Tilia × flaccida Host ex Bayer

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Credits

Owen Johnson & Julian Sutton (2020)

Recommended citation
Johnson, O. & Sutton, J. (2020), 'Tilia × flaccida' from the website Trees and Shrubs Online (treesandshrubsonline.org/articles/tilia/tilia-x-flaccida/). Accessed 2021-09-19.

Genus

Synonyms

  • Tilia × carlsruhensis Simonk.

Glossary

dbh
Diameter (of trunk) at breast height. Breast height is defined as 4.5 feet (1.37 m) above the ground.
hybrid
Plant originating from the cross-fertilisation of genetically distinct individuals (e.g. two species or two subspecies).

Credits

Owen Johnson & Julian Sutton (2020)

Recommended citation
Johnson, O. & Sutton, J. (2020), 'Tilia × flaccida' from the website Trees and Shrubs Online (treesandshrubsonline.org/articles/tilia/tilia-x-flaccida/). Accessed 2021-09-19.

A hybrid, intermediate in features between its parents T. americana and T. platyphyllos.

Habitat A hybrid found only in cultivation.

USDA Hardiness Zone 3-7

RHS Hardiness Rating H7

Hybrids of Tilia platyphyllos (Broad-leaved Lime) and T. americana (Basswood) are liable to occur whenever both species are grown together in areas with warm summers. The cross was first described in 1862 from a tree in the Vienna Botanic Garden (Pigott 2012). A very vigorous tree of 19m, dbh 233 cm in 2017 was apparently planted as T. × flaccida in 1957 in the Freundschaftsinsel Park, Potsdam, Germany (monumentaltrees.com 2018). Ari Hyvärinen (pers. comm. 2021) reports that he grows T. × flaccida successfully in Oulu in northern Finland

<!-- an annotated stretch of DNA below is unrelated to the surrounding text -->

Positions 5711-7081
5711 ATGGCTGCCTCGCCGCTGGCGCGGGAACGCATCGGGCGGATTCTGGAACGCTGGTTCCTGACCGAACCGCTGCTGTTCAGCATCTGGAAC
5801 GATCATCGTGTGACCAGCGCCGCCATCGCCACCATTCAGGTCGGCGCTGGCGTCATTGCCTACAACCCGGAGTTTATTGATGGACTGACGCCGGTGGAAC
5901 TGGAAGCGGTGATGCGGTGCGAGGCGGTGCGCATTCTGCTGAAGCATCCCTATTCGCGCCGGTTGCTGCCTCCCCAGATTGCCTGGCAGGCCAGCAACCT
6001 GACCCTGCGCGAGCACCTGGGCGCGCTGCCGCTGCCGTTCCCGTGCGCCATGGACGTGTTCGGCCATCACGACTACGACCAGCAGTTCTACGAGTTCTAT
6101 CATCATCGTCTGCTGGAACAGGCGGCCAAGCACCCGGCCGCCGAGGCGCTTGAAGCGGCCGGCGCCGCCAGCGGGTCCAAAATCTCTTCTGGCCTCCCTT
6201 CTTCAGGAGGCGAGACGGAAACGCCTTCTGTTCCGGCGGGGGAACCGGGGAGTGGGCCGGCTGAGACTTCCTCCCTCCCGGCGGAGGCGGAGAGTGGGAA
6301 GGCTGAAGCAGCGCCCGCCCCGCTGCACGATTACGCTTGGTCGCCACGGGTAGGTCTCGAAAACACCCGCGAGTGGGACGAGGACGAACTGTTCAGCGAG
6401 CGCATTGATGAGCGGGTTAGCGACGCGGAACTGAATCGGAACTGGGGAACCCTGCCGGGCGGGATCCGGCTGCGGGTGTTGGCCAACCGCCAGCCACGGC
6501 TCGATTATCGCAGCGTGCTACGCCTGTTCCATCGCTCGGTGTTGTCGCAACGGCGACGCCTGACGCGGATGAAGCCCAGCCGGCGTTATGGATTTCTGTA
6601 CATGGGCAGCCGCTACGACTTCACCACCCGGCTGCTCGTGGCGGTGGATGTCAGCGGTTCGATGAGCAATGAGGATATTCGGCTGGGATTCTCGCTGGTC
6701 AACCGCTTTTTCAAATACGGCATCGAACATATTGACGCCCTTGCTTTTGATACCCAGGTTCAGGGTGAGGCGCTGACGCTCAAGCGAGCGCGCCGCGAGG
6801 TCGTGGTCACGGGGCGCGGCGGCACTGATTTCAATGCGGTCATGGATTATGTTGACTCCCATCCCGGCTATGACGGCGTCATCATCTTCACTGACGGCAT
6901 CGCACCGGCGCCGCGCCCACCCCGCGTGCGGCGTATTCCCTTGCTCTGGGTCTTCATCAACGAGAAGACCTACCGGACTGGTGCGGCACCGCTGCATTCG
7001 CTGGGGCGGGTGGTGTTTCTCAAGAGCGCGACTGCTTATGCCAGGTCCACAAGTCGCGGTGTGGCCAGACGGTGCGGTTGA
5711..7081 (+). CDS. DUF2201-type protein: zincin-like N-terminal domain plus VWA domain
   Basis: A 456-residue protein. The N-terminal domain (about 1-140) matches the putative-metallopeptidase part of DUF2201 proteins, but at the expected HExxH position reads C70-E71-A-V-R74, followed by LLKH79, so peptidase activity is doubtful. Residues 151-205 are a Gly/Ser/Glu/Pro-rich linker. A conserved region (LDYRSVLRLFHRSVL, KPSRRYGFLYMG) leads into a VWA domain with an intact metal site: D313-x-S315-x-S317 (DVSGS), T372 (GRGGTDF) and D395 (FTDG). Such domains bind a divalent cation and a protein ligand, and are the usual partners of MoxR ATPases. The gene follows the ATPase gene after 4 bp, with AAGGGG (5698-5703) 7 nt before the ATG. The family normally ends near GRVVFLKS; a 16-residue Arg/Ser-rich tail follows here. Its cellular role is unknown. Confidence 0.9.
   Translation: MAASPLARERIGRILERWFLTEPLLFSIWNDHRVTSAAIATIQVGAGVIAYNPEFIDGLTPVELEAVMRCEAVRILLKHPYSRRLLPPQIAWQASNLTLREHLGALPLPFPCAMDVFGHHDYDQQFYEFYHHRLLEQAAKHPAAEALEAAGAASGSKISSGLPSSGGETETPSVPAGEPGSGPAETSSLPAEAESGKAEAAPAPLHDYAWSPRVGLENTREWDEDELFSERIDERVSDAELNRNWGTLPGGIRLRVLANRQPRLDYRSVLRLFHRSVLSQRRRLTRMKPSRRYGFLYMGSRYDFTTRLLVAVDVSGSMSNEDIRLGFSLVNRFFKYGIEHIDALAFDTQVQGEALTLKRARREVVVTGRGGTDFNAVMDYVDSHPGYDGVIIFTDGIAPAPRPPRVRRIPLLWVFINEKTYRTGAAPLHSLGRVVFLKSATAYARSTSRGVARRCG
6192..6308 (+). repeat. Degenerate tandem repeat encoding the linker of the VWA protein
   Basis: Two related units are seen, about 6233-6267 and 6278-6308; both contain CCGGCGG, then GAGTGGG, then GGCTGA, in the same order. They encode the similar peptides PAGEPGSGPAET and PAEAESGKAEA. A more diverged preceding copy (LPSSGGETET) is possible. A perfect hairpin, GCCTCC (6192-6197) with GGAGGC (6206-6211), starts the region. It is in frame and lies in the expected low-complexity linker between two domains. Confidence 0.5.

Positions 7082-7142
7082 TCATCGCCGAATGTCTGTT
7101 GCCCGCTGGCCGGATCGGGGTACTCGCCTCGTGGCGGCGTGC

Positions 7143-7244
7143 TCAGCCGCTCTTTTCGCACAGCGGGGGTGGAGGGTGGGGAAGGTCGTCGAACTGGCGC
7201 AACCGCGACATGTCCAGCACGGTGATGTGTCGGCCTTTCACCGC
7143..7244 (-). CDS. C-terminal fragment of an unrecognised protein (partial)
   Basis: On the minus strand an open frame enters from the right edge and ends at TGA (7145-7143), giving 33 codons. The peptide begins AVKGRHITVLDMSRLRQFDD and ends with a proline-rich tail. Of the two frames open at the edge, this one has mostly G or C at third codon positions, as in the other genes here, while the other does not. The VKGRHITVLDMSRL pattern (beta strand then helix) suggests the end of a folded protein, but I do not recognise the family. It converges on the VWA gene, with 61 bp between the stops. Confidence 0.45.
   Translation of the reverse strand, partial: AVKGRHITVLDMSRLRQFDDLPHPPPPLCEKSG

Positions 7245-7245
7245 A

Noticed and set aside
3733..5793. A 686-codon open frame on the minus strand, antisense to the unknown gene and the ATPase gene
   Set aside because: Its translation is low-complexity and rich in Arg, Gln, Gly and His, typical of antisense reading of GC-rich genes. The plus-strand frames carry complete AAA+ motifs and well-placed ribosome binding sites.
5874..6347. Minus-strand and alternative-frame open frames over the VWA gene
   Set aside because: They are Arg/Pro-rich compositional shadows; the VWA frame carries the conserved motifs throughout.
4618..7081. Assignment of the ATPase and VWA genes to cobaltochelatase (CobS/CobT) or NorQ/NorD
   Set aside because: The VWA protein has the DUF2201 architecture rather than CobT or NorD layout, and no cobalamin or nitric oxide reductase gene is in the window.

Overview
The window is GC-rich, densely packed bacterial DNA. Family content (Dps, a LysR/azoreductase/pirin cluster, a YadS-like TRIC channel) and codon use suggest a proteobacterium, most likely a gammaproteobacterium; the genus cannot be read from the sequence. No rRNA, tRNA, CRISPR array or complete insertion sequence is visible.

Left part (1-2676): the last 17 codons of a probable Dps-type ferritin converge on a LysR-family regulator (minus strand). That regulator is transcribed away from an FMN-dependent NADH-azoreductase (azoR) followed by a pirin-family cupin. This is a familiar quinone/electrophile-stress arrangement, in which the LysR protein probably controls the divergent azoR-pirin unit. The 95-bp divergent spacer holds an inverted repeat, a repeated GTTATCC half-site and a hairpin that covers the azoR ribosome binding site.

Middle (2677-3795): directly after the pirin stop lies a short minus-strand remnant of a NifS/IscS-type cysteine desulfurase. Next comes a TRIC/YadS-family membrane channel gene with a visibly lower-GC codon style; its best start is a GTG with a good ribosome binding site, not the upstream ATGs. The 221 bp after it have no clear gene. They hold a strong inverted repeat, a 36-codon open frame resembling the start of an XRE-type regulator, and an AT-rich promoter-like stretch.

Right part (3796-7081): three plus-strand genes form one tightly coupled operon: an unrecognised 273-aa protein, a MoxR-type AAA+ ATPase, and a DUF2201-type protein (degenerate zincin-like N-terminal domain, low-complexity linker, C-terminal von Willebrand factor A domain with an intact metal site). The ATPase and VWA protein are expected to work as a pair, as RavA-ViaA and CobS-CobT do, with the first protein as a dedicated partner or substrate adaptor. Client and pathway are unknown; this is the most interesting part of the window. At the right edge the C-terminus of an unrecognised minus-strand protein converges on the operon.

(65.013784817°N, 25.472099070°E), and that it is also grown in Helsinki.

In addition to the cultivar described below, Heinze (2004) showed that trees with hybrid features such as rudimentary staminodes were widespread as younger plantings in Germany; at least some of these had been supplied under the name T. americana ‘Nova’ (q.v.). This might imply that ‘Nova’ belongs here, but does not preclude the possibility that those examples were wrongly named. We have not examined stock of ‘Nova’ for this account. Krüssmann (1984) describes ‘Diversifolia’ as a slender, upright tree with variably dissected leaves.


'Odin'

A broad-crowned tree, the original 20 m tall and generally resembling T. platyphyllos, with light green leaves to 11 cm long and inflorescences with 2–7 flowers. Selected at the Holbaek Park, Denmark in 1995, it is marketed as a hardy street tree for Scandinavia as part of the Norðîc® range (Jablonski & Plietzsch 2014; A-plant 2000 (2017)).